Wild colonial terrain

Jim Wright sent me an email about creating terrain that gave lots of cover for colonial battles without costing the earth.

His suggestion is based on the sort of hills and mountains that are featured on Major General Tremorden Rederring’s Colonial Wargames Page. I know that these work as I have made and used my own versions from thin plywood and balsa wood (see below).

Jim’s idea is to make smaller versions to represent small hills or outcrops.

He sent me a sketch to illustrate his suggestion, and I must admit that on seeing it I immediately saw the potential of his idea.

I have all the necessary materials to hand to make a couple so that I can try them out. All I need is the time to make them!


Are Native troops really better in hand-to-hand combat?

Jim Wright has raised a very interesting point in his comments to my recent blog entry. The main thrust of what he asks is:

Why do colonial wargames rules always seem to make Native troops more effective in hand-to-hand combat?
He made this point in response to my latest Unit Data Table, and after thinking about what he had written I had to agree that he was right … most colonial wargames rules – including my own – do make Native troops more effective in hand-to-hand combat. But I could not give a good reason why they did.

My rather feeble excuse was that it this instance I did not have enough single figure bases of Native troops to have a large enough number on the tabletop … but after thinking about it I came to the conclusion that the reality of the situation was that I had just followed everyone else. So what can I do?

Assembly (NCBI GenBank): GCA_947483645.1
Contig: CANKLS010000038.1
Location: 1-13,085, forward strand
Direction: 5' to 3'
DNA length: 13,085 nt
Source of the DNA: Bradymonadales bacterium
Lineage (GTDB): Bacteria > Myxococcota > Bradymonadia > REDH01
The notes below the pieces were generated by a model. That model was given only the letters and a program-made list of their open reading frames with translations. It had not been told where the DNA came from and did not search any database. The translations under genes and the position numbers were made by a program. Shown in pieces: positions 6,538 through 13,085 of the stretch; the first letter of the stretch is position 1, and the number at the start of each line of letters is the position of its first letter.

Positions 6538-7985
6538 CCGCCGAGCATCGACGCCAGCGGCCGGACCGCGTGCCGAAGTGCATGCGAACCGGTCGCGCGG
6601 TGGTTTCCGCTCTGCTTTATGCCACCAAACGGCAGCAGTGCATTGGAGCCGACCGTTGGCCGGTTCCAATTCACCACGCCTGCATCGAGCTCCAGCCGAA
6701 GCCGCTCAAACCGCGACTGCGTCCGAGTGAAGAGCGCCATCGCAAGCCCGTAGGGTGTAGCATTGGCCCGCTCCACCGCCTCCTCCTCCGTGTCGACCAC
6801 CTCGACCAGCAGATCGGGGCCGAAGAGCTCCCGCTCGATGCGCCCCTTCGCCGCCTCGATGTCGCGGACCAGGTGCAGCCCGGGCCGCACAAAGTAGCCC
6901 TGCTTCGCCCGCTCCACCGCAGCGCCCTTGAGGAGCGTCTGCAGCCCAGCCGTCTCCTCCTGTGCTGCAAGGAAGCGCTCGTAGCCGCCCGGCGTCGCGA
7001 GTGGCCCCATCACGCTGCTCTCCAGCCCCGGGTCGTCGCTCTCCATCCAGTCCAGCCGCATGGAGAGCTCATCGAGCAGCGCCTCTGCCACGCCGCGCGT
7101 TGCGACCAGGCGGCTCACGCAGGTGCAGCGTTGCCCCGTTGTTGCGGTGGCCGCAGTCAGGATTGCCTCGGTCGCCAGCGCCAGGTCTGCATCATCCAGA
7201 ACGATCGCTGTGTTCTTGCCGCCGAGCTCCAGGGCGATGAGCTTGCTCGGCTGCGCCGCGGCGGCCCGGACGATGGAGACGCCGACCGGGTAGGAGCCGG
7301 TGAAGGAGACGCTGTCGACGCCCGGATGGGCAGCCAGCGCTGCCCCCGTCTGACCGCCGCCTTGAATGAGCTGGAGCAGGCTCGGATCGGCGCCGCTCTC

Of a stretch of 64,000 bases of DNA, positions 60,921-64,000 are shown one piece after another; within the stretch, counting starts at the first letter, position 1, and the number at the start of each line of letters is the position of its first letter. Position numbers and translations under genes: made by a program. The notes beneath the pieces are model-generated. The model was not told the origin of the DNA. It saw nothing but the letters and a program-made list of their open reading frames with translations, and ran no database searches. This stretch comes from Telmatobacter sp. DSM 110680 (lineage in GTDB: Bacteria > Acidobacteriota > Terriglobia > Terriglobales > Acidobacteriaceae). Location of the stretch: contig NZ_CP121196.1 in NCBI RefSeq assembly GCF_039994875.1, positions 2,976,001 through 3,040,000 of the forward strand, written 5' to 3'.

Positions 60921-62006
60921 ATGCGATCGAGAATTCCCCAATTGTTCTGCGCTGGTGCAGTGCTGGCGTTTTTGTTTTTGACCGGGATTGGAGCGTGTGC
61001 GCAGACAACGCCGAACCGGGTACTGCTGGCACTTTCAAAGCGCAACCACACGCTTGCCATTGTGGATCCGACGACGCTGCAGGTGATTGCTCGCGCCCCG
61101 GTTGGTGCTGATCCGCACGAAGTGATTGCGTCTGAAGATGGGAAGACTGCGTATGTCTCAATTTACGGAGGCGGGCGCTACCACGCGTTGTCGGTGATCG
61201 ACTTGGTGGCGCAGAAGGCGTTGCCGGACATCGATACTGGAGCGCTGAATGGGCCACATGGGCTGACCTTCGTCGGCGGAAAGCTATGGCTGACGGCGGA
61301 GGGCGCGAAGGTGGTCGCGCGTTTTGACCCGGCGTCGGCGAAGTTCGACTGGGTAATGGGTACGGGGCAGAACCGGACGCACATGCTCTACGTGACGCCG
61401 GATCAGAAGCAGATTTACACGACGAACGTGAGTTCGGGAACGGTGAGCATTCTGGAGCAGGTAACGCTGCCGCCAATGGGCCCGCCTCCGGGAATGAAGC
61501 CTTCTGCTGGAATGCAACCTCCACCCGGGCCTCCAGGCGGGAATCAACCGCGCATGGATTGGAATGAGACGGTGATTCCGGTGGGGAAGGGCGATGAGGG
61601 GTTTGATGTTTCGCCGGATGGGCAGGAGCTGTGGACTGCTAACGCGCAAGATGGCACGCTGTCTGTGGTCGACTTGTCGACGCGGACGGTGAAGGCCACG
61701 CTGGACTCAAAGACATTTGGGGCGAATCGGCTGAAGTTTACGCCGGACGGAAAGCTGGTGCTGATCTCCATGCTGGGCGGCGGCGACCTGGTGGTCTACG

Firstly, I can make Native troops have the same Close Combat Power as their non-Native equivalents. This has the added effect of keeping the rule simple (players only have to retain one Close Combat Power for all Infantry Units, one for all Cavalry Units, and one for all Artillery Units).

Secondly, I can actually get round to re-basing some of my Native figures so that I have more of them to deploy on the tabletop.

Thirdly – and somewhat controversially – I could look at the possibility of using my multi-figure Native troop bases alongside my single figure bases. Native troops that are armed only with swords and spears would remain on multi-figure bases whilst those armed with muskets would be on single figure bases. The Units all contain four bases, but the sword and spear-armed Natives have three times as many figures per Unit. The following picture shows what I mean.